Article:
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Acclaimed artist Bree Jonson, 30, found dead in La Union hostel

By SAAB LARIOSA Published Sep 20, 2021 4:14 pm Updated Sep 21, 2021 5:17 pm

The Filipino art scene mourns a young soul with the death of young artist Bree Jonson.

Authorities confirmed that the 30-year-old was found unconscious in a hostel in San Juan, La Union. Julian Roberto Ongpin, an art patron and the son of billionaire businessman Roberto Ongpin, was her companion on the trip.

Bree was last seen alive when she and Ongpin returned to their room at Flotsam & Jetsam Hostel at 3 a.m. on Sept. 18. Around 30 minutes later, Ongpin went out to ask for help from the hotel staff. Bree's cause of death has not yet been determined pending an autopsy.

On Sept. 21, Philippine National Police (PNP) Chief Police General Guillermo Lorenzo T. Eleazar ordered Regional Director of Police Regional Office 1 PBGen Emmanuel Peralta to conduct a  thorough investigation into Jonson’s death, according to the PNP’s website

“Nasampahan na ng kaukulang kasong may kinalaman sa iligal na droga ang kasintahan ni Bree Jonson na si Julian Ongpin matapos itong mag-positibo sa drug test at makuhanan ng cocaine sa kanilang inuupahang kuwarto sa isang resort sa La Union. Sa aking huling pakikipag-usap sa RD, PRO1 PBGEN Emmanuel Peralta, nagdesisyon ang Provincial Prosecutor’s Office na palayain si Ginoong Ongpin habang ini-imbestigahan ang kaso,” said Eleazar.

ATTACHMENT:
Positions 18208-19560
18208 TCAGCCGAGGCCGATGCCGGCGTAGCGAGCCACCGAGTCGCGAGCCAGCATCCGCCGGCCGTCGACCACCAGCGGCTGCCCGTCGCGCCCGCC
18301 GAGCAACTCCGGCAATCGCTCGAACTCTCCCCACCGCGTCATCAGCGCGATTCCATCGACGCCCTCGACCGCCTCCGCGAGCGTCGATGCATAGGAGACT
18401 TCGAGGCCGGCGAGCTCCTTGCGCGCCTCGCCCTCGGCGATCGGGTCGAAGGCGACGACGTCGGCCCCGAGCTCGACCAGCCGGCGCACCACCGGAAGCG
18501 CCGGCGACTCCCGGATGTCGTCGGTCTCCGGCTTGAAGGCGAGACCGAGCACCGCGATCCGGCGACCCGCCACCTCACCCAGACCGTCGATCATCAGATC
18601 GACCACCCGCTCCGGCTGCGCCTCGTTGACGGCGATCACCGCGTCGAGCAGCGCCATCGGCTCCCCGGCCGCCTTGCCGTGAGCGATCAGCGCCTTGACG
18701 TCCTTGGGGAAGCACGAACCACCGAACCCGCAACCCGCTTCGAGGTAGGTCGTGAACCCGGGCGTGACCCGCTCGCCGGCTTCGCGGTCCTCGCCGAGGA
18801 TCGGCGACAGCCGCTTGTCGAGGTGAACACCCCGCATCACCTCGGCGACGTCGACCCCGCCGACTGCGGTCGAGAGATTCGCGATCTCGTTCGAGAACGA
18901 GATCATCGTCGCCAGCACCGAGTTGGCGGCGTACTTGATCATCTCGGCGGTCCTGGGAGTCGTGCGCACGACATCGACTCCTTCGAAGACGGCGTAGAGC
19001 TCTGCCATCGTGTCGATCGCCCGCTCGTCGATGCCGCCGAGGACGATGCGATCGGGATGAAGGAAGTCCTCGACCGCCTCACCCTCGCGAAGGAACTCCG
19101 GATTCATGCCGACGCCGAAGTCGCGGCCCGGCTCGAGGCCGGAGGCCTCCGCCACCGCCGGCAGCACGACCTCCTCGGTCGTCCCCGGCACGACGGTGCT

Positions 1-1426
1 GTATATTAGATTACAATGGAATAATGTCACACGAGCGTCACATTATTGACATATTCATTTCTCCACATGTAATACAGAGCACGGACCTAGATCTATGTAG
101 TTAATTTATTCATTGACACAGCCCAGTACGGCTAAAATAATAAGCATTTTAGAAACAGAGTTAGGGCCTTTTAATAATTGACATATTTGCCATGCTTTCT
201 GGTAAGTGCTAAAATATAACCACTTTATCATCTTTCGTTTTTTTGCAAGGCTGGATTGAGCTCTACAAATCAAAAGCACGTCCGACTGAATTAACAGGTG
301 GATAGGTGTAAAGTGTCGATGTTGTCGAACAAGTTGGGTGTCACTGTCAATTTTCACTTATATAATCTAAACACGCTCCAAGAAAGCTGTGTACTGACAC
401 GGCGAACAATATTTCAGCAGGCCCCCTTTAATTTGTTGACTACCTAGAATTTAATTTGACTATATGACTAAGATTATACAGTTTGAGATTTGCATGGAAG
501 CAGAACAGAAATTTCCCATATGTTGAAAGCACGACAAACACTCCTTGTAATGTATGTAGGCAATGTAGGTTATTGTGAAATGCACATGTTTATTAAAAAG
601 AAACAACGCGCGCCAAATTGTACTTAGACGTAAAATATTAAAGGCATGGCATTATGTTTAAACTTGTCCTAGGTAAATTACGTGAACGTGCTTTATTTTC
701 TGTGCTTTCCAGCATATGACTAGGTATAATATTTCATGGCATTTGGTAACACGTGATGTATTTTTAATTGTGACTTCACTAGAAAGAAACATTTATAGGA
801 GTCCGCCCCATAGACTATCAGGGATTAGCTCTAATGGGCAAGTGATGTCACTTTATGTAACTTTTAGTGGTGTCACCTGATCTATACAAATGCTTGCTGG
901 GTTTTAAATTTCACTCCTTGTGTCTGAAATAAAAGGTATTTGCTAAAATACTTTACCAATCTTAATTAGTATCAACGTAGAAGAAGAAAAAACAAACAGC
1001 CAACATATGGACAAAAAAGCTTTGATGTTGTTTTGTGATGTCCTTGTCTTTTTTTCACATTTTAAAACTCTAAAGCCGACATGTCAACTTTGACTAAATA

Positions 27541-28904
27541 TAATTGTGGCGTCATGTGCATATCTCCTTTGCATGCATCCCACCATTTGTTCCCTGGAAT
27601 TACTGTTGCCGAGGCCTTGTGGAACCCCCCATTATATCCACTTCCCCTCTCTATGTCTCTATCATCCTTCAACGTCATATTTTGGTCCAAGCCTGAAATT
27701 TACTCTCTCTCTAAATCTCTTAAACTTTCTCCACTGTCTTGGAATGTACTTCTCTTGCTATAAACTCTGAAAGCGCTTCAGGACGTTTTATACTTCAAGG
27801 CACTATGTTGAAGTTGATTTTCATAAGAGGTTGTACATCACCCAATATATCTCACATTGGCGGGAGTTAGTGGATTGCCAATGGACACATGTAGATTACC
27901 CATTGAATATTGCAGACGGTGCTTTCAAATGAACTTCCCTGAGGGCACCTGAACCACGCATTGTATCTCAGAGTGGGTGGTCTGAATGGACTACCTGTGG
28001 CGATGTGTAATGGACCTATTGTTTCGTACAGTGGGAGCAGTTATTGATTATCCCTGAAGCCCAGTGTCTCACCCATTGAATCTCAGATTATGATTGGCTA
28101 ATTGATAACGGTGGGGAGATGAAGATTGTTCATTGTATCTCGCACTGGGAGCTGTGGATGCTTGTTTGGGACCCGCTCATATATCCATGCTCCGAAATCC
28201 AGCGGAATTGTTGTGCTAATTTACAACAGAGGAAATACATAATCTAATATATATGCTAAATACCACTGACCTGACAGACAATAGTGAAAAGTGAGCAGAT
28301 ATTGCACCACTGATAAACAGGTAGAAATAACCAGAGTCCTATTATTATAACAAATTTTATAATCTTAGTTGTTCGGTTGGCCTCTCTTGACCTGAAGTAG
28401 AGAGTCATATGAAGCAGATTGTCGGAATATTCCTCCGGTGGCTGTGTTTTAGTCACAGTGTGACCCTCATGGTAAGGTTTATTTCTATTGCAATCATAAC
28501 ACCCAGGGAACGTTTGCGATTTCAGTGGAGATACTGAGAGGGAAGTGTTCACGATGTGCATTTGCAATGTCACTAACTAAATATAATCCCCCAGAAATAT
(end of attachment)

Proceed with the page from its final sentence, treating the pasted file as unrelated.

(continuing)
Local police seized some 12.6 grams of illegal drugs and based on the report of the local Crime Laboratory, Ongpin tested positive for drugs. Ongpin was inistially arrested and later released by the Provincial Prosecutor’s Office while the investigation is being conducted.

Eleazar said the PNP is waiting for the autopsy results before filing additional charges against Ongpin. He added, “Bilang magulang, alam kong mabigat ang inyong pinagdaraanan ngayon kaya sa pamamagitan ng patuloy naming imbestigasyon ay mabibigyan ng linaw kung ano nga ba talaga ang nangyari.

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Jonson was known for art that utilizes animals and plants "to critique the relationship that humans have with their environment, and the divide that has grown between them, a divide that displaces them as Other, different from humans, and lower in importance and hierarchy." 

Her art sought "to bring out the innate wilderness in human nature, to culminate a sense of interconnectedness, and ultimately to move away from anthropocentric worldview to one more inclusive of multiple species."

Inspired by Aesop's fables, her mother's work as a veterinarian, and her own wildlife explorations as a child, Bree left a career in engineering to become an artist. She exhibited her pieces in numerous galleries and fairs around the Philippines.

She also had solo shows in Kuala Lumpur's OUR ArtProjects Art Studio and Singapore's Yavuz Gallery.

Fine art and auction house León Art Gallery mourned the passing of the artist.

"Jonson's passing is undoubtedly a major loss to Philippine Art. León Gallery offers its sincerest condolences to both the family, friends, and those individuals who were deeply moved by Jonson and her art," the Makati-based gallery captioned.

Banner photos from Bree Jonson's Instagram